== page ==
It’s pretty much ingrained in every South African to never leave your belongings unattended in public, especially in places like the beach, restaurants or malls, as they can be snapped up in the blink of an eye.
Additionally, you never want to leave items in your car that are visible from the outside. Once people can see it, it becomes a temptation for a smash-and-grab. So always put items in your boot, away from any curious eyes.
Knowing how to and when to protect yourself is important. Self-defence can be simple techniques or even pepper spray, a taser, or a firearm. It’s also recommended to carry a whistle which, in some circumstances, can be used to alert attention in an emergency.
While a self-defence weapon is usually recommended only for women, everyone could do with some extra protection.
Taking formal self-defence classes is highly recommended to give yourself a better chance of getting out of a possibly bad situation safely.
As they say — hope for the best, plan for the worst. In the case that something does go terribly wrong, you want to make sure you’re prepared. Here are some safety precautions you can set up ahead of time:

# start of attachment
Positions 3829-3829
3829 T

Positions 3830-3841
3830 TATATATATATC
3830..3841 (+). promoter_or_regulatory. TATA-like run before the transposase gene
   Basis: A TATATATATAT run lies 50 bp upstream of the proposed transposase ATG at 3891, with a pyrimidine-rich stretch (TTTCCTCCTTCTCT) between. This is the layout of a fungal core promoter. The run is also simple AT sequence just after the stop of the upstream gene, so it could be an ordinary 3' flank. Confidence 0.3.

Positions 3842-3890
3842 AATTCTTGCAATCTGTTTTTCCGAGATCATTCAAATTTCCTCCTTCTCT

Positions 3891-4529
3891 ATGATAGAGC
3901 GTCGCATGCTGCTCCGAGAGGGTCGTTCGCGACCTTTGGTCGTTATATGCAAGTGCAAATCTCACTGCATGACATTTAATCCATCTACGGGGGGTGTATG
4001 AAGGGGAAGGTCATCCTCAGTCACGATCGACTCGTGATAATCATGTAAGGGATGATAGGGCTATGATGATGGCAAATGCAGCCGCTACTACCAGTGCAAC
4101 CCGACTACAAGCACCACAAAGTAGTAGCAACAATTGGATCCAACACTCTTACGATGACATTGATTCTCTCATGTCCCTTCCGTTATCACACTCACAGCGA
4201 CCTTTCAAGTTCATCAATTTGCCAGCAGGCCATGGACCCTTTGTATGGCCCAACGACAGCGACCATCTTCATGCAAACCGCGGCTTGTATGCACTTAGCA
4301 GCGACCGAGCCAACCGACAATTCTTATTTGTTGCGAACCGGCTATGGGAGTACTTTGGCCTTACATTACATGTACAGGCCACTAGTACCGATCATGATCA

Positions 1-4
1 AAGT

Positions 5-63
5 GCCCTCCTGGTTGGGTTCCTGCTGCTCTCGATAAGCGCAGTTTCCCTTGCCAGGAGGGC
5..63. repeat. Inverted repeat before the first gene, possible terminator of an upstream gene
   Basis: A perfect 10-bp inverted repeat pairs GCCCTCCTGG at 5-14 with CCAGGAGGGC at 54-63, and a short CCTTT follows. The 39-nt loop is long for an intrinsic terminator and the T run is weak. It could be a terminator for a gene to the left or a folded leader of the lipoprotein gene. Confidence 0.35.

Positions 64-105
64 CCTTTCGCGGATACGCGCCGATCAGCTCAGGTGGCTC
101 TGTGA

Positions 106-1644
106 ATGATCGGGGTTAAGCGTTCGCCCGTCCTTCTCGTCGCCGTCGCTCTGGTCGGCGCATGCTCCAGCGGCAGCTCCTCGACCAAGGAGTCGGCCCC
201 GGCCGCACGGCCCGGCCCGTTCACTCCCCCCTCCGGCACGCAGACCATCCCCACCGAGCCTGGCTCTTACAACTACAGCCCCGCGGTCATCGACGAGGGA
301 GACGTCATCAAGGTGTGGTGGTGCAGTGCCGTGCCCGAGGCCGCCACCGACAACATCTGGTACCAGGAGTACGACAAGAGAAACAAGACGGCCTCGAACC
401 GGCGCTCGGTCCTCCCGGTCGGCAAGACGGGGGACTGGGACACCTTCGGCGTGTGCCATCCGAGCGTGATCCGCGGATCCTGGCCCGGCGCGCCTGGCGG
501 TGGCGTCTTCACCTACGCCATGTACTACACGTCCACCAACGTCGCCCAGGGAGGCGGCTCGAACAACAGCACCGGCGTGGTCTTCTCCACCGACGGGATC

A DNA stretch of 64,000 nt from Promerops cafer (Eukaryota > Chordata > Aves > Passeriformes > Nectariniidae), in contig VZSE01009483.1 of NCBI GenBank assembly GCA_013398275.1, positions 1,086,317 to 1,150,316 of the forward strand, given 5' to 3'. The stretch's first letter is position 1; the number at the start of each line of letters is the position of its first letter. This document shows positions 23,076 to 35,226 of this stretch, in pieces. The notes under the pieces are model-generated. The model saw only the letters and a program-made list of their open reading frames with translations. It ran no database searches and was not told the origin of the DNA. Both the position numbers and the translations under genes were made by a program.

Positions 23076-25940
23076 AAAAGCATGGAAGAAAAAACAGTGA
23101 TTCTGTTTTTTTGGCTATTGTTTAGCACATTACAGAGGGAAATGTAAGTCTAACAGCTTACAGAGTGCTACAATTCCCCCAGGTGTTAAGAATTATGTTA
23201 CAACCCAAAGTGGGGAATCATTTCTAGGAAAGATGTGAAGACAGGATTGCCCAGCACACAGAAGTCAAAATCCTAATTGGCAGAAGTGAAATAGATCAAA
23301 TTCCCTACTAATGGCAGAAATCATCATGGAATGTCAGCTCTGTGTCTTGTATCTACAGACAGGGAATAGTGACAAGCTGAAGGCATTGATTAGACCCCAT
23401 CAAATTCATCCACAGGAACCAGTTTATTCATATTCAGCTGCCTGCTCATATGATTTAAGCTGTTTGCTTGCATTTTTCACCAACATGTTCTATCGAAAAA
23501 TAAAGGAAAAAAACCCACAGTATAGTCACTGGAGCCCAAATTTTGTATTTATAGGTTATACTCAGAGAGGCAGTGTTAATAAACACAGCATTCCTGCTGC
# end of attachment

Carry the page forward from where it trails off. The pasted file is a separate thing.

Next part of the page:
Set up the SOS feature on your phone which sends your location, photos and audio to designated contacts in an emergency.
Have local emergency numbers on your phone with easy access.
Set up panic buttons in your home and home remote.
Create a plan in the instance you have an intruder in your home, including an escape route, alarm buttons, a safe room and even a defence weapon.
Work together with your support system to keep each other safe, protected and supported in the case of an emergency.
You can do this by:
Doing things in groups when you don’t feel safe going alone.
Sharing your location in Ubers or other potentially risky situations.
Staying in contact either on the phone or through messages when you feel unsafe.
Checking in to see if everyone got to their destination safely.
With just a few extra precautions taken and some awareness of your surroundings, you can do a lot to stay safe in South Africa. And once you can do that, you can focus on enjoying the wonders this incredible country has to offer!